The entries on Barbra Streisand are drawn both from conversations and from notes compiled by Tenn for what he hoped would be a profile or a chapter in a memoir on "impact."
It is wise to remember where you were and who you were when you fell in love with something or someone or some place. Dickens, I believe, has his greatest impact before puberty is fully rampant, and so many of the movies I loved as a child and as a teenager now show their age, their strings, their tricks. We age away and out of our earliest passions, but they remain within us: They impact us forever, and are a part of the creative biology from which we work.
Other talents are not those from which we age away, but which age us, in the most positive sense. I was born at a time that has allowed me to meet people who remember the emergence of Stravinsky, of Balanchine, of Martha Graham, of Eugene O'Neill. These are but a handful of talents that startled, stunned, and aged their audiences: After seeing the work of these people, it was necessary to put away all childish things, not least of which were our concepts of what dance or drama or music could and should be.
Barbra Streisand aged me.
I cannot recall precisely when I first saw Barbra Streisand, but I distinctly recall the evening when Frank [Merlo] introduced me to an album from which came the most plaintive sound I could recall: pure and sweet but bolstered by so much rage, all of which had been invested in the pursuit of artistic excellence. Rage put to perfect use, and the sound was pure. Purity born of rage.
Great talents, I believe, emerge from some psychic cage from which the artist perpetually seeks escape, or which he or she feels may once again serve as their residence. We run toward art as we flee the circumstances that made it possible.
It is not enough to be angry, but I believe that all art arises from a foundation of rage and regret. The artist is lucky in that he finds the means to sing or write or dance or build or teach; the untalented angry find an art in cruelty or destruction, and the world, I am afraid, is a perpetual battle between these two teams of abused and frightened and confused people, and we are either saved by the artists or destroyed by the miscreants.
That, my dear, is show business.
That is life.
George Balanchine once told me that art is something to be seduced: One must tiptoe toward one's play or novel or ballet or ballad. Smile, charm, finger, or kiss the muse, and something magical will arise.
Many work this way, no matter the anger that roils within them.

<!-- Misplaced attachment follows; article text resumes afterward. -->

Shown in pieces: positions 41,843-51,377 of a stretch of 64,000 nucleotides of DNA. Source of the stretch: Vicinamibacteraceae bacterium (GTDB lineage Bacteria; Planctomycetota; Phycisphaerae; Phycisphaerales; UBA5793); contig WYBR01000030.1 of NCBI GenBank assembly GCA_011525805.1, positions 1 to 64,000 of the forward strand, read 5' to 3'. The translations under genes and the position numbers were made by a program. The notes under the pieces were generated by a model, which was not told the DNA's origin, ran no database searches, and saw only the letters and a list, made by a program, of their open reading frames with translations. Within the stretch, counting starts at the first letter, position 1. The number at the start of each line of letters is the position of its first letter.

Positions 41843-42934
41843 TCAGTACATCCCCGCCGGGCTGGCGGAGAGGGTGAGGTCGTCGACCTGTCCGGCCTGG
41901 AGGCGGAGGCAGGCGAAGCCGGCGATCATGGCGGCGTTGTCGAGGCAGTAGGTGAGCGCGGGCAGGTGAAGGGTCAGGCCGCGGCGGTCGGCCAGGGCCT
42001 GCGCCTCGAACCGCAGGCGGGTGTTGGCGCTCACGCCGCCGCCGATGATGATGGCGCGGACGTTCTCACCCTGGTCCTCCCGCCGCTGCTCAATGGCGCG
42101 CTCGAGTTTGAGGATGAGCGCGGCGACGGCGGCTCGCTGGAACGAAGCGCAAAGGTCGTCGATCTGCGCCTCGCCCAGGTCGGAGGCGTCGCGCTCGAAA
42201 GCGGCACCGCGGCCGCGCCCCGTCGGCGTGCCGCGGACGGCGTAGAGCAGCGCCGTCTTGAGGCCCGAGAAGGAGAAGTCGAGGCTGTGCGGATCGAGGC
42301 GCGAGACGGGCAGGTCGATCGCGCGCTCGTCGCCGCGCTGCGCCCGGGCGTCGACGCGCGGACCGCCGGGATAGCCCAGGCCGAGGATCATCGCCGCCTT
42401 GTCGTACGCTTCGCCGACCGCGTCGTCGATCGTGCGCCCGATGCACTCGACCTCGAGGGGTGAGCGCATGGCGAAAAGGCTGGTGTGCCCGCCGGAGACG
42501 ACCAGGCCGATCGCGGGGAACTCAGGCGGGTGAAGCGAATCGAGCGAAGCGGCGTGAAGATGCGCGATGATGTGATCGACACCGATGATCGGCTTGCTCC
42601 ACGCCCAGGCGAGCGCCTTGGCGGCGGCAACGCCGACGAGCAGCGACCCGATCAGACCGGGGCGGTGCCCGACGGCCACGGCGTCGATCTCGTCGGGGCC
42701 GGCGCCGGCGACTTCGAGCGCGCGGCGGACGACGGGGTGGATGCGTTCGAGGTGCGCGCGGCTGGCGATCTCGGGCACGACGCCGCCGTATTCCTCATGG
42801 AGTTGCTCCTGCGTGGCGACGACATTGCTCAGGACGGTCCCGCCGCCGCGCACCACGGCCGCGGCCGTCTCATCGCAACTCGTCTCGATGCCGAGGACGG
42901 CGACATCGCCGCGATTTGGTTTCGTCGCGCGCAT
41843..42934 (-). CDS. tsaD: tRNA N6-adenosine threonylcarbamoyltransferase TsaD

Barbra Streisand does not do this. There is no need for what I'll call artistic foreplay because she has already conquered and organized and recruited all of her talents, and they would not dream of straying from her orbit, so there is no need for gentle steps, remonstrations, bargains: She owns and controls--masters--her talent, so the art appears. To watch her walk--march at times--toward her audience and the task at hand is exuberating for me, not only because her work delights and astounds me, but because she is a lesson, an example of how it is done.
She makes me believe in my talent, because she so passionately believes in and shares her own.
She makes me believe in all the talents in all of the world.
This is, to me, the ideal Eucharist, if she will forgive me this ecclesiastical presumption.
I am not here to analyze Miss Streisand, and I doubt that there exists an audience that wishes to have my grays spread on a table for perusal, but I recognize the shy, discarded child who had a story to tell, but no idea how it could be done. I acted scenes with my sister and my mother, and soon words were my salvation, friends [with whom] I could spend time safe and sure of my standing. I think that Barbra Streisand is, first and foremost, an actress, a wonderful actress, who found that fate and a giddy God had endowed her with an instrument that even she does not fully understand.
And then she could be heard and seen and loved.
She tells stories with the turn of that head, those feline eyes, those hands that end in nails lethal and self-protective: You will listen, she says, and you will learn and you will love, but you will not get close.
There are limits.
Not to the talent, but to the relationship between this artist and her audience.
We might want to understand her, ask her how she does things, and that would limit and define her and--put her right back in that cage from which she has escaped.
The great artists are always in flight.
TO BE CONTINUED